They’d arrived. I felt a thrill of excitement as the man at the printers’ slit open the box so I could see the books. And wow. Dafila Scott’s beautiful pastel drawing and Karen Harvey’s eye-catching cover design drew the eye. I pulled a copy out, opened it, had a sniff (doesn’t everyone?) of the freshly printed pages and pored over the text. I was too excited to take it in but the page numbers looked ok, they’d printed the right version, the text was aligned well on the page. It looked like a proper book. Short, yes. Only thirty pages: but thirty smart, professional pages, worthy of the poetic talents of our fifteen contributing poets. Words for Wide Skies: A Poetry Anthology. And I’d published it myself.
I’d deliberately chosen not to go down the route of print on demand companies on the internet. These websites will enable you to publish your book at a low financial risk, which can be helpful for a niche market. However, on closer inspection, the unit cost is typically high. Plus, you don’t have the benefit of physical copies to put in a shop, and you have limited control over the design. Hmm, not for me, I thought.
Instead, I’d gone to a local printers, who had given me a very reasonable quote, and said, ‘This is what I want; here is the text layout, and this is the cover,’ and they’d done it.
It really was as simple as that.
That’s not to say it was not a lot of hard work. Since initially discussing the idea of a nature poetry anthology with the staff at the Wildfowl and Wetland Trust at Welney and my fellow editor Karen Harvey, a vast amount of work has been done: preparing a timetable, applying for funding, making a call for submissions and publicizing it, arranging the launch, selecting the poems, replying to everyone – and now the copies were here (phew!) sending out press releases, arranging reviews, logistics… All sorts of things.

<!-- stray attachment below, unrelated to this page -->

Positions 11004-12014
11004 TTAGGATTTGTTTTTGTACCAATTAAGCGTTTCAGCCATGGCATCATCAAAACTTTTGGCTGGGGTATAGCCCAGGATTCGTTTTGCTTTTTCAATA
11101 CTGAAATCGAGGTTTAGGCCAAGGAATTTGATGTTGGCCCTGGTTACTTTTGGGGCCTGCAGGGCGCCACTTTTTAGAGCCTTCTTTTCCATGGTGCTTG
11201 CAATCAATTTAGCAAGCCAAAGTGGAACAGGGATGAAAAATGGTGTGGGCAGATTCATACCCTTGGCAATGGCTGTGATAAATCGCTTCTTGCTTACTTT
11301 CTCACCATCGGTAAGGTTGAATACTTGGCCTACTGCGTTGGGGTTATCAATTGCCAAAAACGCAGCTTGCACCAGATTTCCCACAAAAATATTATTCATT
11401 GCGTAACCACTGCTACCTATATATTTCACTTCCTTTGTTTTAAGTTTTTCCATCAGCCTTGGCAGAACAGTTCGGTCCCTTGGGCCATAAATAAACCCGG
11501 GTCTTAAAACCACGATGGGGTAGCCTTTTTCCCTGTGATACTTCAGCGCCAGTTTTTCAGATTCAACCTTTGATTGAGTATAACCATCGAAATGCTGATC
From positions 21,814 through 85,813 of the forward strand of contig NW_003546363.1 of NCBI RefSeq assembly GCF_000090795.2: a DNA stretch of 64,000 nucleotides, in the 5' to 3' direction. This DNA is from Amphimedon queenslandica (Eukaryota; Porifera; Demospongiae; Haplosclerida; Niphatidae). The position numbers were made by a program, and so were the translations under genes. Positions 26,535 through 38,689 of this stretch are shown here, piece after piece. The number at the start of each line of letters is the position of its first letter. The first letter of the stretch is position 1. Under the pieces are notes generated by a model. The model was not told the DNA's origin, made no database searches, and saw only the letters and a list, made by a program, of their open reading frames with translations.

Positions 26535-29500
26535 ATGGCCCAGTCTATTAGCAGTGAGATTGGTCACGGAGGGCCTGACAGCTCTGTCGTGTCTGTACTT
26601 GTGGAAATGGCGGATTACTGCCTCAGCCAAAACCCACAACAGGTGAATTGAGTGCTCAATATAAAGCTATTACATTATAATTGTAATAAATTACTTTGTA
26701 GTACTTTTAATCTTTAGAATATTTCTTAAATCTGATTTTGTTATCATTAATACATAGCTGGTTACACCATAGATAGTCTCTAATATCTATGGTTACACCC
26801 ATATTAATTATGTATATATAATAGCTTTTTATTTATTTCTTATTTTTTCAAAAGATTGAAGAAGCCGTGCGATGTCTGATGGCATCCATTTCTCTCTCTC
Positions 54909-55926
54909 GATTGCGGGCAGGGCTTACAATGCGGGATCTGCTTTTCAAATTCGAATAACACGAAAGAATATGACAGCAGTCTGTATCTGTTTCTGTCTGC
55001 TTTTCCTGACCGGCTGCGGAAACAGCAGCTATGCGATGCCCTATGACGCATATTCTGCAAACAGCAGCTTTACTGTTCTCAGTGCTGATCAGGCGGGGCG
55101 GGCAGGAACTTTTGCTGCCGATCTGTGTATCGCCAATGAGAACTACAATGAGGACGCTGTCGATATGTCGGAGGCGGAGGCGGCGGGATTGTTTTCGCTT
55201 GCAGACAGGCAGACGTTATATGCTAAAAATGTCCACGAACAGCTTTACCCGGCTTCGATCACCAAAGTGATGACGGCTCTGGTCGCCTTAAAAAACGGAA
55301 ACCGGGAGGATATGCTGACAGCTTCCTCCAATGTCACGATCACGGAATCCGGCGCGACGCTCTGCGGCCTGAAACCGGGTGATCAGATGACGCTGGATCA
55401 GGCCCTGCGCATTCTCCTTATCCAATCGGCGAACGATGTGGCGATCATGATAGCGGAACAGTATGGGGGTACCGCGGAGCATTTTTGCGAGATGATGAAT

But the point is, although it is hard work, it is not magic. If you’re willing to put that work in, are fanatically stubborn and eye-wateringly pedantic over proofs and will hover over your pet project like anxious mother hen because you love poetry and poets and, (good though blogs are) really, really, love a nice poetry book as a beautiful physical object, then you can make it happen.
And, importantly, it will happen with a very small initial investment which will enable copies to be sold at an attractive price. Five pounds was my target sale price – high enough for a decent profit for WWT Welney, to raise funds for their conservation work, but low enough for people visiting the reserve to say, well, why not? Why not buy a nice book of poems?
Why not indeed.
© Elaine Ewart, 2013
Elaine Ewart is a poet and former Fenland Poet Laureate. She blogs at flightfeather.wordpress.com
Words for Wide Skies, a nature poetry anthology with a Fenland theme, edited and published by Elaine Ewart, is being launched at the WWT Welney reserve on Friday 21st June and will be available from WWT Welney from that date, price £5. All profits go to the conservation work at WWT Welney. For further details, contact WWT Welney by telephone 01353 860711 or by e-mail: email@example.com